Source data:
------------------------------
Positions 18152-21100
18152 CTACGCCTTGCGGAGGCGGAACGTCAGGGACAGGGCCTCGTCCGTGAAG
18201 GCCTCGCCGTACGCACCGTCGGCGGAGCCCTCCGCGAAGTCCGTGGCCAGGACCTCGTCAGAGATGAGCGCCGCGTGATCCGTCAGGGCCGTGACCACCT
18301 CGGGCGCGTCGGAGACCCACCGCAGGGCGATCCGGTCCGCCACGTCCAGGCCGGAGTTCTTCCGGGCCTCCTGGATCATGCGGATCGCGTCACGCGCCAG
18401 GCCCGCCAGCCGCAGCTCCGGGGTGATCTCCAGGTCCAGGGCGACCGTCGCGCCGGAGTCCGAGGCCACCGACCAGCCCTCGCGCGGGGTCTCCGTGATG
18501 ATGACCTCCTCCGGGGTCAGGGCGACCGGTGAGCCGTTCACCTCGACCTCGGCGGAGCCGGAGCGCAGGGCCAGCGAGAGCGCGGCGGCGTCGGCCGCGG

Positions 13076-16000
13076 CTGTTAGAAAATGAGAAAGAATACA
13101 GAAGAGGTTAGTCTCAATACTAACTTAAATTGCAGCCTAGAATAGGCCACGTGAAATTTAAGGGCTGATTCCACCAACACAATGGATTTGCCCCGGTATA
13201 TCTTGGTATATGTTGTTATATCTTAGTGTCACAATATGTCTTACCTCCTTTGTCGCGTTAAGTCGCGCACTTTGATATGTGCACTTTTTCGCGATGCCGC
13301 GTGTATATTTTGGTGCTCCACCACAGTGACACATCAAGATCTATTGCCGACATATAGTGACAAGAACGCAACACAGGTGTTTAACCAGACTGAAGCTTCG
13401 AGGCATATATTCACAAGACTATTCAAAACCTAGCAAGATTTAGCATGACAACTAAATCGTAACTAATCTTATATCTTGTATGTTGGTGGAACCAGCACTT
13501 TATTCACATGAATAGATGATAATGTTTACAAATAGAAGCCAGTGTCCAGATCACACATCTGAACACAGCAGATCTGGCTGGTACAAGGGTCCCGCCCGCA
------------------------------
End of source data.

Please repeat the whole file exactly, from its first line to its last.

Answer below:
Positions 18152-21100
18152 CTACGCCTTGCGGAGGCGGAACGTCAGGGACAGGGCCTCGTCCGTGAAG
18201 GCCTCGCCGTACGCACCGTCGGCGGAGCCCTCCGCGAAGTCCGTGGCCAGGACCTCGTCAGAGATGAGCGCCGCGTGATCCGTCAGGGCCGTGACCACCT
18301 CGGGCGCGTCGGAGACCCACCGCAGGGCGATCCGGTCCGCCACGTCCAGGCCGGAGTTCTTCCGGGCCTCCTGGATCATGCGGATCGCGTCACGCGCCAG
18401 GCCCGCCAGCCGCAGCTCCGGGGTGATCTCCAGGTCCAGGGCGACCGTCGCGCCGGAGTCCGAGGCCACCGACCAGCCCTCGCGCGGGGTCTCCGTGATG
18501 ATGACCTCCTCCGGGGTCAGGGCGACCGGTGAGCCGTTCACCTCGACCTCGGCGGAGCCGGAGCGCAGGGCCAGCGAGAGCGCGGCGGCGTCGGCCGCGG

Positions 13076-16000
13076 CTGTTAGAAAATGAGAAAGAATACA
13101 GAAGAGGTTAGTCTCAATACTAACTTAAATTGCAGCCTAGAATAGGCCACGTGAAATTTAAGGGCTGATTCCACCAACACAATGGATTTGCCCCGGTATA
13201 TCTTGGTATATGTTGTTATATCTTAGTGTCACAATATGTCTTACCTCCTTTGTCGCGTTAAGTCGCGCACTTTGATATGTGCACTTTTTCGCGATGCCGC
13301 GTGTATATTTTGGTGCTCCACCACAGTGACACATCAAGATCTATTGCCGACATATAGTGACAAGAACGCAACACAGGTGTTTAACCAGACTGAAGCTTCG
13401 AGGCATATATTCACAAGACTATTCAAAACCTAGCAAGATTTAGCATGACAACTAAATCGTAACTAATCTTATATCTTGTATGTTGGTGGAACCAGCACTT
13501 TATTCACATGAATAGATGATAATGTTTACAAATAGAAGCCAGTGTCCAGATCACACATCTGAACACAGCAGATCTGGCTGGTACAAGGGTCCCGCCCGCA